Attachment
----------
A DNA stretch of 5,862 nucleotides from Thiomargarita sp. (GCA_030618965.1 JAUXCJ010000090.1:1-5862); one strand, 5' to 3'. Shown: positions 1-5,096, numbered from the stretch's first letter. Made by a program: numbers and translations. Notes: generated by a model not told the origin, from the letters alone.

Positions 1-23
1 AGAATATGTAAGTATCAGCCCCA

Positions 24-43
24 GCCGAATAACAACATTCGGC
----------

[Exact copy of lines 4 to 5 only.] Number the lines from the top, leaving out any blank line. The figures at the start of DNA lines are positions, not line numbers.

Positions 24-43
24 GCCGAATAACAACATTCGGC